Photo credit: Rosa Matas,

According to Sebastiaan Faber and Bécquer Seguín, writing in The Nation, pro- and anti-independence Catalonian political parties share similar but ill-defined positions on economic and employment issues, such as curtailing individual salary supplements and other aspects of what is viewed as a too-generous welfare state. The issue of Catalan autonomy, however uncertain the results may be, is galvanizing the population. It is not surprising that what might be deemed a purely symbolic question of where certain religious artifacts will rest has become the focus of controversy, demonstrations, and violent clashes between police and pro-independence activists.

The Diocesan and Comarcal Lleida Museum (Lleida Museum for short) is owned by the Lleida city council, the Lleida Roman Catholic Diocese, and the Generalitat de Catalunya which includes the Parliament, the President, and the Executive Council of Catalonia. The museum is not old; it was re-organized in 1997 to hold collections of Roman, Islamic, Romanesque, Gothic, Renaissance and Baroque art. Certain objects in the museum originated in the neighboring region of Aragon, in a diocese separated from the Lleida diocese only in 1995. Courts in Aragon have recognized ownership of the objects by the Roman Catholic Diocese of Barbastro-Monzón; they have been claimed by Aragonese institutions since the 1995 division that sent some to Catalonian institutions and others to the Prado.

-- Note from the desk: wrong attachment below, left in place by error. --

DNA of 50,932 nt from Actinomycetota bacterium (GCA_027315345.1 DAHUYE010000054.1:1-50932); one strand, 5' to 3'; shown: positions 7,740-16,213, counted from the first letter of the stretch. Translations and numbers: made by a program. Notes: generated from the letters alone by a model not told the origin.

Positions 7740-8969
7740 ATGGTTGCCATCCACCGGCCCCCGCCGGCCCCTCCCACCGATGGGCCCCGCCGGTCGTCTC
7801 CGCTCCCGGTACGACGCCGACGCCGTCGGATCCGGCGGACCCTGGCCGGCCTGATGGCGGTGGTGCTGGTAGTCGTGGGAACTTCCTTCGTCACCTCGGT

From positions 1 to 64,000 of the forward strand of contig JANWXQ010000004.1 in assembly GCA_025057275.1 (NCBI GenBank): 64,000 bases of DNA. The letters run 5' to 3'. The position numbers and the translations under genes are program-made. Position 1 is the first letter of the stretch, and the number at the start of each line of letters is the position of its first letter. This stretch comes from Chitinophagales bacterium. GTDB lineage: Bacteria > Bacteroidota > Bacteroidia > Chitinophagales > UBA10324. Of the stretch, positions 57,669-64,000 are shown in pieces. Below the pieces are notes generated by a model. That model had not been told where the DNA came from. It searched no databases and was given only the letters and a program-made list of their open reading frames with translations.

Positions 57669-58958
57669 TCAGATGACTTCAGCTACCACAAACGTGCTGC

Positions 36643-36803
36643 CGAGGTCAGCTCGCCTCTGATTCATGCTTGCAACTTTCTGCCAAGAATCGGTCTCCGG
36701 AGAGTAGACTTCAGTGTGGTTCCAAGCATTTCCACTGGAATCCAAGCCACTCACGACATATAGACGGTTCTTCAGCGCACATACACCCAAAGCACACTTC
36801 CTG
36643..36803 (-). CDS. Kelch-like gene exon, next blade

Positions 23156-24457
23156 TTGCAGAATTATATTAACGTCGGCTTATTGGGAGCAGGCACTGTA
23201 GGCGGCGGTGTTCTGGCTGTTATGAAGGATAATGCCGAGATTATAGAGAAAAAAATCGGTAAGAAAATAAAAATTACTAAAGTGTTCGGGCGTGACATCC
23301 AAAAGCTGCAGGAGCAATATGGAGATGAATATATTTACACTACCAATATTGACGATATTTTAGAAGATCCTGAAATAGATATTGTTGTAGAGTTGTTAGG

The projected removal of the artifacts quickly generated outrage among members of the secessionist movement. On December 11, written orders were taken to the Lleida Museum to remove forty-four objects, including beautifully painted wooden coffins, sculptures and paintings sold to Catalonia by the nuns of the 12th century Monastery of Santa María de Sigena in Aragon. The authorities in Aragon have claimed that the nuns did not have authority to sell the objects when they were removed from the monastery in the 1970s. The nuns relocated to a nunnery in Barcelona, and the government of Catalonia purchased the artworks for $70,000 in 1986. Thirteen years later, they were brought to the newly-organized Lleida Museum. Another 50 artworks from Sijena – also now claimed by Aragon – went to the Museum Nacional d’Art de Catalunya (MNAC) in Barcelona.

Protesters in Catalonia have said that the removal of the artworks from the museum was an act of reprisal by the central government. The claims for the artworks had earlier been part of the campaign discussion surrounding Catalan independence. Although the ownership of the objects has been disputed for years, a judge in a long-running court case in Aragon sent a request for repatriation to the Spanish cultural minister within weeks of the federal government’s dissolution of the Catalonian regional government, and the request was immediately granted. The Lleida Museum staff used social media to criticize the central government for taking actions to remove the artworks at a time when Catalonia’s government had been dissolved and was therefore unable to respond.

When officers of Spain’s Civil Guard arrived at the museum, they cordoned off the building, which was then quickly surrounded by about 500 protesters objecting to the removal. As museum authorities sent messages asking police not to charge peaceful protesters and create a riot, the artworks were boxed up, placed in a truck, and driven away under heavy guard.